The Good Portion

Believers in Christ (mostly women) encounter the following passage in times of burnout. 

Now as they went on their way, Jesus entered a village. And a woman named Martha welcomed him into her house. And she had a sister called Mary, who sat at the Lord’s feet and listened to his teaching.But Martha was distracted with much serving. And she went up to him and said, “Lord, do you not care that my sister has left me to serve alone? Tell her then to help me.” But the Lord answered her, “Martha, Martha, you are anxious and troubled about many things, but one thing is necessary. Mary has chosen the good portion, which will not be taken away from her.” Luke 10:38-42 (ESV)

We’re told that we need to learn to sit before the Lord like Mary and not busy ourselves like Martha. 
Recently, though, I’ve come to see this vignette in a different light. Through disappointment and discouragements, I’ve been forced to rediscover that nothing more or less than fellowship with Jesus is “the good portion.” 

As we live in society, we come to identify various blessings and responsibilities as our portion. As a woman and a home owner, Martha came to accept her portion as “host.” Having the Messiah and his inner circle eat at her home was a tremendous opportunity, but also a burden. Her enjoyment of this portion would depend on how well she performed in this role. If her guests were well served, then she could delight in her contribution to Jesus’ mission and enjoyment. If she fumbled or failed under the burden of serving, then her portion would become spoiled. Everything would depend on the outcome and the outcome depended on her. With so much at stake, no wonder she came to resent Mary and further still to criticise Jesus. 

I can relate to Martha. I remember sharing some of my frustrations in ministry with a guy who’d been in the game longer than I. He responded by asking me what I wanted from ministry. I answered, “I just want to do well.” 

I don’t think that was the answer he was expecting. Had someone asked him that question he would have responded with something like, “I want God to use me to care for ‘the least of these'” or something like that. 

I say that because he was visibly taken aback by my response. Maybe it was more self centered and less purpose oriented than he had heard, but he rolled with it even offering my desire up to God in prayer on my behalf. 

Doing well was my portion. Caring for others was his. Which of us sought the good portion? Neither. The good portion cannot be taken away. In my case, in order to do well, I needed the help of other people much like Martha did. My portion would always reside to some degree under the control of other people who might not want to cooperate. And yet his portion resided in the hands of other people as well. Even if he narrowed his purpose to only the good things he could do for others, people might oppose his attempts to serve. Circumstances could conspire against him to draw his attention and energy away from helping others.  If nothing else, old age will  eventually render him unable to care for others and require instead that he accept care.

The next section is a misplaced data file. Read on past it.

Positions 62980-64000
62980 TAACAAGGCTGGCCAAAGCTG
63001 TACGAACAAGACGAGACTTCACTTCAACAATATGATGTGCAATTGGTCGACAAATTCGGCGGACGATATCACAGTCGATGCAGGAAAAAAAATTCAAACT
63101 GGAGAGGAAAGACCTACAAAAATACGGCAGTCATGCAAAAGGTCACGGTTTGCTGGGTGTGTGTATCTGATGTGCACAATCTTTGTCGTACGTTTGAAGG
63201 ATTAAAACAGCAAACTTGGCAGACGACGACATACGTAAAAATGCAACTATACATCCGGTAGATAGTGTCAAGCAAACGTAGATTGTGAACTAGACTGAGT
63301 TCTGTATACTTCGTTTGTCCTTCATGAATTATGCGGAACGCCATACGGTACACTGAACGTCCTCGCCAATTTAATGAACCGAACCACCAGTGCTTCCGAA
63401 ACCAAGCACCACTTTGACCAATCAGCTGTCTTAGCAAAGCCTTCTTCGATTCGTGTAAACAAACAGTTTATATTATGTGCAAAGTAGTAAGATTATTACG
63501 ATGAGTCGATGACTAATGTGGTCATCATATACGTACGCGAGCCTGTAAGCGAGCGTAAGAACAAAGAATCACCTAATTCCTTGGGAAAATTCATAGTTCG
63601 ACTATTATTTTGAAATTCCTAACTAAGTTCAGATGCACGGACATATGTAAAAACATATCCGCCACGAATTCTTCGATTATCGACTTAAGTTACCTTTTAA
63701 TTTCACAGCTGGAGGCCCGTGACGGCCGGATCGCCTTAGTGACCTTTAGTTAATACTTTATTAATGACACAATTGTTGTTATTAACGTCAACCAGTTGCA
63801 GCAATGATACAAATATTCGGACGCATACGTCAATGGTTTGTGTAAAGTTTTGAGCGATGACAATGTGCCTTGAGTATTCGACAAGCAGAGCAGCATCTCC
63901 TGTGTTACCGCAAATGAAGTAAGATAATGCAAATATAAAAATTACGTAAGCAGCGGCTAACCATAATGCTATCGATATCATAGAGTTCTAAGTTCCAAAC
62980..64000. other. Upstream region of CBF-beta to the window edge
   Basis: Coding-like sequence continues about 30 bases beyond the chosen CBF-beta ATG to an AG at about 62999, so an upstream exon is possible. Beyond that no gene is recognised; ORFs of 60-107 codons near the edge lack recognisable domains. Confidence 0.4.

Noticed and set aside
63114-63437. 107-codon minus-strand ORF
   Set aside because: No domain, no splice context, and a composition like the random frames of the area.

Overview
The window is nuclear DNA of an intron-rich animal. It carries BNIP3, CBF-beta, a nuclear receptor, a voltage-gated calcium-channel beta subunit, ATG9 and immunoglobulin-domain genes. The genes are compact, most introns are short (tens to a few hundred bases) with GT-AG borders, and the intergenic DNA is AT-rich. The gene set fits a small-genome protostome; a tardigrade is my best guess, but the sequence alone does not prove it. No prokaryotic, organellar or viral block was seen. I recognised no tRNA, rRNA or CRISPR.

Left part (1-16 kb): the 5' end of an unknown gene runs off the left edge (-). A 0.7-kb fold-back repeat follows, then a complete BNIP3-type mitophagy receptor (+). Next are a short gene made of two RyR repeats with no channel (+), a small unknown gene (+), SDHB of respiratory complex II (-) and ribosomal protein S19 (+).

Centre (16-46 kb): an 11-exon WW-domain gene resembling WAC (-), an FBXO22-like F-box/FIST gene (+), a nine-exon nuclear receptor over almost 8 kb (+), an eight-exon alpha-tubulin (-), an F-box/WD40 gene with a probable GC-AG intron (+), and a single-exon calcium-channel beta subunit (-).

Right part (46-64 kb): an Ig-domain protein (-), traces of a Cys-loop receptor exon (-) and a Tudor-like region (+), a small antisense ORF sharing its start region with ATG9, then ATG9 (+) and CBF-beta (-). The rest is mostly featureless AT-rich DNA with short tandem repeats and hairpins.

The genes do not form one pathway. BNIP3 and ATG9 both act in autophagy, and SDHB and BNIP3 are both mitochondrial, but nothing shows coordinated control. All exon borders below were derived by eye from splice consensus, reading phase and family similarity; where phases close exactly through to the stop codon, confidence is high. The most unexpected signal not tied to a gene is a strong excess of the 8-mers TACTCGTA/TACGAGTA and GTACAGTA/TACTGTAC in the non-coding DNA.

I’m not saying that we shouldn’t want to do well or care for others. I don’t believe that the monastic life or contemplative practice is better than a life on mission. What I am saying is that the outcome of our efforts can never become our portion – i.e. the thing we want out of life. I’m saying that if we make fellowship with Jesus our portion that all of the other things will get done without our becoming resentful of others or disappointed with God. 

Jesus didn’t commend Mary for sitting around while her sister worked. He commended her for being where he was because that it what disciples do. It is just as Jesus said in John 12:26, “Whoever serves me must follow me; and where I am, my servant also will be. My Father will honor the one who serves me.” 

Had Jesus been up serving, Mary would have joined him. Fellowship with him was her desire and it was his method. Fellowship with Christ is the one necessary thing among an innumerable multitude of urgent needs. Through a pursuit of fellowship with Christ, disciples become like him and through him any and everything that actually matters gets done. 

Christ is the portion which can always be enjoyed and never taken away. Since he became one of us and took on all of our experience, we simply need to attend to his presence within our experience to have fellowship with him. He’s here in this moment. What is he teaching us? He is in the Scripture. He meets us in lowly service. We taste of his life in poverty or persecution. In helplessness he is there. In death we meet him in sweet fellowship. On the other side of death we find full enjoyment of the very purpose of our earthly life. 

Whatever we may miss out on in life, whatever failures we experience, they cannot threaten our joy and peace because Christ missed out and Christ suffered apparent failure and so finds us in those experiences and offers himself as our portion. We never need to resent another person. We needn’t ever succumb to frustration or stress or fear because our Lord is with us, he’s all we need, and he will never leave us. 

May we say today along with the Psalmist and with Mary:

Published by Nathan Wilkerson

Holding on for dear life.

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